Simulation testing, using a purpose-built testing device, is the better choice for Ethernet-based automotive networks. Simulations offer a greater array of connections, domains, and traffic profiles, giving engineers the ability to create—and repeat, on-demand—virtually any kind of condition they wish. Furthermore, because the operating environment is completely controllable, the user can choose which types and amounts of data to be transmitted, the amount of bandwidth to be allocated to each type, numbers of nodes, and so on. It also allows engineers to reproduce conditions exactly, to determine whether a failure was random or situation-specific.
Test simulators provide ready-to-use test cases for AUTOSAR, Open Alliance, and Avnu industry compliance, along with European (ETSI ITS-G5) and American (USDoT WAVE-DSRC V2X) government standards. Finally, they ensure that tested components or modules will be interoperable with any other verified hardware or system.
Many types of tests can be conducted with a network simulator, generally falling under two types of methodologies. First is mathematical simulation, a process in which algorithms are applied to calculate and simulate best/worst-case scenarios for packet delays. While mathematical simulation establishes theoretical performance limits, experimental simulation—the second method—delivers practical validation. Experimental simulation uses a combination of hardware and software to simulate real traffic within real networks to determine delays under specific conditions.
Both classes of simulation have their place. Mathematical simulation and analysis can be done virtually, with no network present—while experimental requires an actual network with real devices. Used in concert, they offer the best overall results.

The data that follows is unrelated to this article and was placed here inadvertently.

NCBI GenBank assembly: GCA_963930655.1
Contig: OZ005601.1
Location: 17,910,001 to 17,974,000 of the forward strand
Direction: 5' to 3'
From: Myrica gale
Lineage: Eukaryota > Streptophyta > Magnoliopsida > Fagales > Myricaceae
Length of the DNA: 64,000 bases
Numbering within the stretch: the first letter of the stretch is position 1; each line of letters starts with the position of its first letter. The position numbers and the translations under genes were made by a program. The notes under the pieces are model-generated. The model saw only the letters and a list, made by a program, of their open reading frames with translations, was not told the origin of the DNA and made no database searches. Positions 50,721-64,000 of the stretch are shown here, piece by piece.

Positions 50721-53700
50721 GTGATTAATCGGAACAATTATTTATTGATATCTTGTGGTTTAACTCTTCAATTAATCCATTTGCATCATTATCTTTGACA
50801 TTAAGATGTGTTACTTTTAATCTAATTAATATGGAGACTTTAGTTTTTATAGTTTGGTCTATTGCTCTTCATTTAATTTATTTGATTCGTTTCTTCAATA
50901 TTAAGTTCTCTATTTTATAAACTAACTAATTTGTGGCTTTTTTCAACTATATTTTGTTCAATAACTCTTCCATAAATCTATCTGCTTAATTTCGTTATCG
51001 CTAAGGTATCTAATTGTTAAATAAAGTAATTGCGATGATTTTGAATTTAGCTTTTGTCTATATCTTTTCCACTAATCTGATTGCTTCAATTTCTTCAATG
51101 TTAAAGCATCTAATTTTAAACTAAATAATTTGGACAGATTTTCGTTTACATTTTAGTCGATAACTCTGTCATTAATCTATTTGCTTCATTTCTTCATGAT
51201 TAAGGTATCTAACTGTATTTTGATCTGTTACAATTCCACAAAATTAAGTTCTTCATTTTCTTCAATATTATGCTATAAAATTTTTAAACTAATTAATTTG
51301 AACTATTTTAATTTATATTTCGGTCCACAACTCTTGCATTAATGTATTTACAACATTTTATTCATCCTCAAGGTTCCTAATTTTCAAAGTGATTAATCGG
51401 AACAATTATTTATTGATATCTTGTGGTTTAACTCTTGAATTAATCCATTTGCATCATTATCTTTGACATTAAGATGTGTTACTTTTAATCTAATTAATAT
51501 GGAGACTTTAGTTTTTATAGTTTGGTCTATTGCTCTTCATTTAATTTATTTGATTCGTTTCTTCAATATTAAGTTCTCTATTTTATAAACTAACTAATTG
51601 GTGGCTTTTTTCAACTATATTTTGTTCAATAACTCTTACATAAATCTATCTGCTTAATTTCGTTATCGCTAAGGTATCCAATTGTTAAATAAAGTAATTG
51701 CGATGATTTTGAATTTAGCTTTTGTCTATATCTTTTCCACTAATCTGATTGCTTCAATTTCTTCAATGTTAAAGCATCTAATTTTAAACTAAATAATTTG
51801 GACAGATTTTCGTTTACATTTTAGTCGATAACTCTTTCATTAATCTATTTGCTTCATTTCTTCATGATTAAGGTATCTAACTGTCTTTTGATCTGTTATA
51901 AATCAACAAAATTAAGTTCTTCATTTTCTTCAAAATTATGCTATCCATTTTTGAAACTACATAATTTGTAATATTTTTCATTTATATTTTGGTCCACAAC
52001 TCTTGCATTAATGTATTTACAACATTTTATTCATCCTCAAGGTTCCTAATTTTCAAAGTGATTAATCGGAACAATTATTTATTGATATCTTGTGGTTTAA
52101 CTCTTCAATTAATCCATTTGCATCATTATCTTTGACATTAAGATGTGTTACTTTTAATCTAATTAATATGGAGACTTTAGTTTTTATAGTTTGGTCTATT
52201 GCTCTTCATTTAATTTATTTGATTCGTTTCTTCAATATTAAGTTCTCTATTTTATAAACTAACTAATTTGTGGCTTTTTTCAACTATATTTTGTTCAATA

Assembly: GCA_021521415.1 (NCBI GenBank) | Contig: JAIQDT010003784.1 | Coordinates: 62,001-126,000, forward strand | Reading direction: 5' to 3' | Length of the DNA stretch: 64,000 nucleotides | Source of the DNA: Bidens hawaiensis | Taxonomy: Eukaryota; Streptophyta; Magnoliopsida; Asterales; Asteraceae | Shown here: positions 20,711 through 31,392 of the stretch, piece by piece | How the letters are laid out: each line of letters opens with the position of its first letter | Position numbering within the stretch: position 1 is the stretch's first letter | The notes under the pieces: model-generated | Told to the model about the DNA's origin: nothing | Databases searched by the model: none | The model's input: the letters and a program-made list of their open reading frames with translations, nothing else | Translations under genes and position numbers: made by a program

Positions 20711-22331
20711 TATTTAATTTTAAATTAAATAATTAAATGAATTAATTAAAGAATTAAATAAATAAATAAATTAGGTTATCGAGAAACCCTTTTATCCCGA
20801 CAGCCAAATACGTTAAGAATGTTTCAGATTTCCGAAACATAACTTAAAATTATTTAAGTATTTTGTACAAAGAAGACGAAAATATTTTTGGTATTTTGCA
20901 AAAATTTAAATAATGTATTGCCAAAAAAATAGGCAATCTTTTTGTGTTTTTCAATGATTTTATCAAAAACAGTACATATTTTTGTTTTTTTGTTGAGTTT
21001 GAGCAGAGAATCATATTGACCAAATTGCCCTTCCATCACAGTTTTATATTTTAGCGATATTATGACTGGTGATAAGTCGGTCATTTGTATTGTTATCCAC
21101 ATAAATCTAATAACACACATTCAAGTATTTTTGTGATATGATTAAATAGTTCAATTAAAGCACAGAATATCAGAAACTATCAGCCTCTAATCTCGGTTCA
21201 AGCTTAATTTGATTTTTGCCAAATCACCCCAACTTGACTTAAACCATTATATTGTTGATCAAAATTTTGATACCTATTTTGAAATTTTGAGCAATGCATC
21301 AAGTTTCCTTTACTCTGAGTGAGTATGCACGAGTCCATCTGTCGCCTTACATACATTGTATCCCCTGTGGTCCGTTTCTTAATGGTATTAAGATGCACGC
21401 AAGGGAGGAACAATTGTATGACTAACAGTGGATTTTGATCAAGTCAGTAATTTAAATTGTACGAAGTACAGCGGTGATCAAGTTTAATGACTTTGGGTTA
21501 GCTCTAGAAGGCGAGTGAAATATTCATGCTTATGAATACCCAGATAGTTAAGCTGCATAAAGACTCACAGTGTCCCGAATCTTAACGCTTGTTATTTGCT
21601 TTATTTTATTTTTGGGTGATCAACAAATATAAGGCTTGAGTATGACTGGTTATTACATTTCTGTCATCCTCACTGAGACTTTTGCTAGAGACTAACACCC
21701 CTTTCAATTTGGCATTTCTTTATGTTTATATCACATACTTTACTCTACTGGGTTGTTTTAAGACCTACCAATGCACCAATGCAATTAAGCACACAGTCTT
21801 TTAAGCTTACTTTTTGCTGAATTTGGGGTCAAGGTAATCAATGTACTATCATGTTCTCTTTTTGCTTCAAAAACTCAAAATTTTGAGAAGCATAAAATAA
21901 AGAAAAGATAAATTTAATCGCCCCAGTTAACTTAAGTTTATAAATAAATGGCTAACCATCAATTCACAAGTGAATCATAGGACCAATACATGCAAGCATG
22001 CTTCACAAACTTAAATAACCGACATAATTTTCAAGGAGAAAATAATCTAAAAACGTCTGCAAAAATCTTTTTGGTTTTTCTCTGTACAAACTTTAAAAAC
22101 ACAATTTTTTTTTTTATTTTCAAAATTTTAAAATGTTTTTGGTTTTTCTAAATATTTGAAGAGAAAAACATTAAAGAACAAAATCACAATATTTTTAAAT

Multiple Test Options
Within the experimental environment, users have their choice of test conditions. Network simulators support emulation of multiple talkers or listeners on each port, using any combination of TSN and/or non-TSN traffic. In a one-armed setup, the simulator acts as either the talker or listener (used when testing an end point such as an Ethernet transceiver). A two-armed setup, by contrast, is one in which the tester acts as both talker and listener (i.e., testing a switch or bridge). Any number of test scenarios can be staged as well. The following are just a few examples:
Emulating listeners and talkers in ADAS: Without a doubt, ADAS devices have the toughest performance requirements, since emergency-braking and collision-avoidance systems require tightly bounded latency. Using a network simulator, engineers can reliably verify these latency mandates. They also can simulate adverse network conditions such as data overload or multiple simultaneous talkers. An added benefit is the ability to precisely record transmission and reception times.